The history of racial unity and division within the Pentecostal movement has been addressed in a recently-published book, We’ve Come This Far: Reflections on the Pentecostal Tradition and Racial Reconciliation, edited by Byron Klaus. The Assemblies of God Theological Seminary has been a leader within its denomination in its efforts to better include voices of ethnic and racial minorities. This has been evidenced by its increasingly multicultural and international student body, the dedication of the William J. Seymour Chapel, and — now — the publication of We’ve Come This Far.
We’ve Come This Far contains the proceedings of a 2006 lecture series at the Assemblies of God Theological Seminary that encouraged reflection about the “missed opportunities and unfulfilled potential” for the Assemblies of God to be an agent of racial reconciliation. The volume notes that the Assemblies of God — like many predominantly-white Pentecostal denominations — “has experienced some challenges in acknowledging its multicultural roots,” as well as its “years of ambiguity about the inclusion of African-Americans in its ministerial ranks” (back cover).
We’ve Come This Far juxtaposes the lives of two notable 20th century American religious leaders — William J. Seymour and Martin Luther King, Jr. — while reflecting on the lessons that can be drawn from them concerning African-American preaching and leadership. The book also features a selection of historical materials — including an account of Assemblies of God minister Robert Harrison (who successfully challenged a policy denying ordination to African-Americans) and a history of the struggle to overcome racism within the Apostolic Faith Mission of South Africa. Continue reading
Lietuvos Sekmininkų Bažnyčia: Istorine Apybraiza (The Pentecostal Church of Lithuania: Historical Sketch), edited by Rimantas Kupstys, et al. Vilnius, Lithuania: Apyausris, 2002.
Lietuvos Sekmininkų Bažnyčia: Istorine Apybraiza, published in 2002 upon the 90th anniversary of the founding of the Pentecostal church in Lithuania, provides a detailed grassroots account in the Lithuanian language of the development of Pentecostalism across the Baltic nation. The volume was assembled by an editorial committee headed by Rimantas Kupstys, Bishop of the Union of Pentecostal Churches of Lithuania.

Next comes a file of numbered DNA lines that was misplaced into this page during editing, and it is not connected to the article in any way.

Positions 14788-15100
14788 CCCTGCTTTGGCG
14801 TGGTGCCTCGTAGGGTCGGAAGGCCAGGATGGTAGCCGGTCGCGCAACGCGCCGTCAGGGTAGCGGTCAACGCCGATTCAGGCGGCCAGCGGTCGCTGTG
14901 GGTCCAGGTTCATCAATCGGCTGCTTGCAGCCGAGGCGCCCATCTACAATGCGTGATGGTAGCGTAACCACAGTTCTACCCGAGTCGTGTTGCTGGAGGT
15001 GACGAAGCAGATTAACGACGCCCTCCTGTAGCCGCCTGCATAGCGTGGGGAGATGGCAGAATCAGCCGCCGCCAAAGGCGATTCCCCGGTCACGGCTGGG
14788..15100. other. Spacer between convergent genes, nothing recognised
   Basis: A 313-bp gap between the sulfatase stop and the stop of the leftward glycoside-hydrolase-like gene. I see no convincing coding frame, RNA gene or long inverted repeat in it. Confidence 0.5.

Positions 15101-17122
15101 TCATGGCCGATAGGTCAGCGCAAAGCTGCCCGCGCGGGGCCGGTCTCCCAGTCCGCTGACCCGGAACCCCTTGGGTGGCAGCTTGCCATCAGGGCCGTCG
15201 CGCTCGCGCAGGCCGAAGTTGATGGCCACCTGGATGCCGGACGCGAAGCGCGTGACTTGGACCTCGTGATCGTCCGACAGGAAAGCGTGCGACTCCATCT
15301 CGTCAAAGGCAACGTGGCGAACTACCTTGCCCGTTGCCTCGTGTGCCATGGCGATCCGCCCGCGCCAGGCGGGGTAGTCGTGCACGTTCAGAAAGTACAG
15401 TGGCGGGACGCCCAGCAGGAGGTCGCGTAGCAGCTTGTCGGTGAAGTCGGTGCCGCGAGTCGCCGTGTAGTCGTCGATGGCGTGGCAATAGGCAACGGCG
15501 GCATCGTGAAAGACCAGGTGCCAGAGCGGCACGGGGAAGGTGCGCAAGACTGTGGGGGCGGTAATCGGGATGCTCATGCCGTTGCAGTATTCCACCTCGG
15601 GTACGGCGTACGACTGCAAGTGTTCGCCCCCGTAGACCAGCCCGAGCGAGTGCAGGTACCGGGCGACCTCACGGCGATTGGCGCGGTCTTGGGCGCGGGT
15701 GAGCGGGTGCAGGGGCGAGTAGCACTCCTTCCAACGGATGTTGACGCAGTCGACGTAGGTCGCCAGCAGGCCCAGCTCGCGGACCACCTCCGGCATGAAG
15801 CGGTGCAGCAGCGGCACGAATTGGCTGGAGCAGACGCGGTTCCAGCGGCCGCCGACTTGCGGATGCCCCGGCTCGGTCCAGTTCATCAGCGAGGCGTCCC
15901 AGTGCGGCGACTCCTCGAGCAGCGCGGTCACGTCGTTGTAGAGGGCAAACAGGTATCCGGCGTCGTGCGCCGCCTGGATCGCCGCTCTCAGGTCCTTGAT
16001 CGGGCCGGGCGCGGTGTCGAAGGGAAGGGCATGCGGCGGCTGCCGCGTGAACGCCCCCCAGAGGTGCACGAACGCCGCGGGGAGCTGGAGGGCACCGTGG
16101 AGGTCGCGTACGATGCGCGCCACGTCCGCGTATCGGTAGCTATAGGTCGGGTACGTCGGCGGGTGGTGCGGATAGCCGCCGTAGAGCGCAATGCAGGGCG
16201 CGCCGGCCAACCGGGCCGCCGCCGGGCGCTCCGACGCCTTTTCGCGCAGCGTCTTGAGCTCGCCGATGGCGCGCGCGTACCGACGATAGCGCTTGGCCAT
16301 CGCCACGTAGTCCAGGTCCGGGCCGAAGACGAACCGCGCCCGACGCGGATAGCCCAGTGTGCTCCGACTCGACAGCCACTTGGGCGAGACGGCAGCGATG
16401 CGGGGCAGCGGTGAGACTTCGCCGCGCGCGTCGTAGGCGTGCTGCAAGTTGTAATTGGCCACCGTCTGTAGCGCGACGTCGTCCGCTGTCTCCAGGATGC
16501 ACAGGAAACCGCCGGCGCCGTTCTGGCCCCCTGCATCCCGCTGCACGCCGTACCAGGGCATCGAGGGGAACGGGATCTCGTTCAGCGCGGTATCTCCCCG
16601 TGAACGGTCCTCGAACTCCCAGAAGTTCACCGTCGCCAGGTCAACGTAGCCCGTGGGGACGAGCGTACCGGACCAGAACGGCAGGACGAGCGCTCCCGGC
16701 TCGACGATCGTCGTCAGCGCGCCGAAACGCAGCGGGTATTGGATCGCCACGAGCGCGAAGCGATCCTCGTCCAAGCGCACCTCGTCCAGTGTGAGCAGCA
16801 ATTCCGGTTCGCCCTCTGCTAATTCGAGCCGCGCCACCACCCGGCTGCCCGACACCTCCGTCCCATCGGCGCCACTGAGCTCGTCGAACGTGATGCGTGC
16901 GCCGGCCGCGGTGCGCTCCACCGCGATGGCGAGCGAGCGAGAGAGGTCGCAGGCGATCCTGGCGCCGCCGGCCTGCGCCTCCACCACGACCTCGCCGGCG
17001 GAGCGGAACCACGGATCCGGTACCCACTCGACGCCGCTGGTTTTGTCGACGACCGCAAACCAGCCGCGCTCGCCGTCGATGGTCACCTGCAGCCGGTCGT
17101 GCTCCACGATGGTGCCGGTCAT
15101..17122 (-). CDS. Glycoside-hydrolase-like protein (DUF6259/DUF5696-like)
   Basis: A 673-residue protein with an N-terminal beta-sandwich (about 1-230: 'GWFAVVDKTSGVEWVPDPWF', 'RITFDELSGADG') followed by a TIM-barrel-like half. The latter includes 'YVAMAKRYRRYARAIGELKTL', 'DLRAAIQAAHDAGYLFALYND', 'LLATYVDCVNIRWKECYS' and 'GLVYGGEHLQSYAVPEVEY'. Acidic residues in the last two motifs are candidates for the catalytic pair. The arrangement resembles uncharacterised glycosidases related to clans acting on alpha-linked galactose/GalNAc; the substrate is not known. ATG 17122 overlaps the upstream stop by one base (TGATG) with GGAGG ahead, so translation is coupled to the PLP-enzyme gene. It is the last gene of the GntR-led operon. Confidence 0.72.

The publisher notes the volume is not an exhaustive scientific study. However, this historical sketch is a valuable written account of a national history that, until now, was largely available only in scattered documents or in oral form. The work was based on archival materials, memories of eyewitnesses, published articles, and government documents.
Lietuvos Sekmininkų Bažnyčia begins by tracing Pentecostalism’s roots in the trans-Atlantic revivals of the 18th and 19th centuries, resulting in a significant evangelical and Holiness movement in England and America. The traditional version of Pentecostal origins is retold, identifying Charles Parham and the Azusa Street revival as central to the emerging movement. Thomas Ball Barratt, the Methodist minister from Oslo who received the Pentecostal message while visiting New York in 1906, is commended for, upon his return to Norway, helping to nurture Pentecostal leaders across Europe. Continue reading
The Sparkling Fountain, by Fred T. Corum and Hazel E. Bakewell. Windsor, OH: Corum & Associates, Inc., 1989, c1983.
The Sparkling Fountain is a 278-page book with eyewitness accounts of the beginning of Pentecostalism in the Ozarks. The book was started by Fred T. Corum and his sister Hazel E. Bakewell. Then James and Kenneth Corum, sons of Fred Corum, helped to preserve this slice of history and see it through to production. First marketed in 1983, it is offered again on the 100th anniversary of Central Assembly in Springfield, Missouri.
The Azusa Street Mission story is recapped in beginning chapters, but for our purpose here the story begins in 1905 when Fred and Hazel moved to the Ozarks from Oklahoma with their parents, James and Lillie Harper Corum.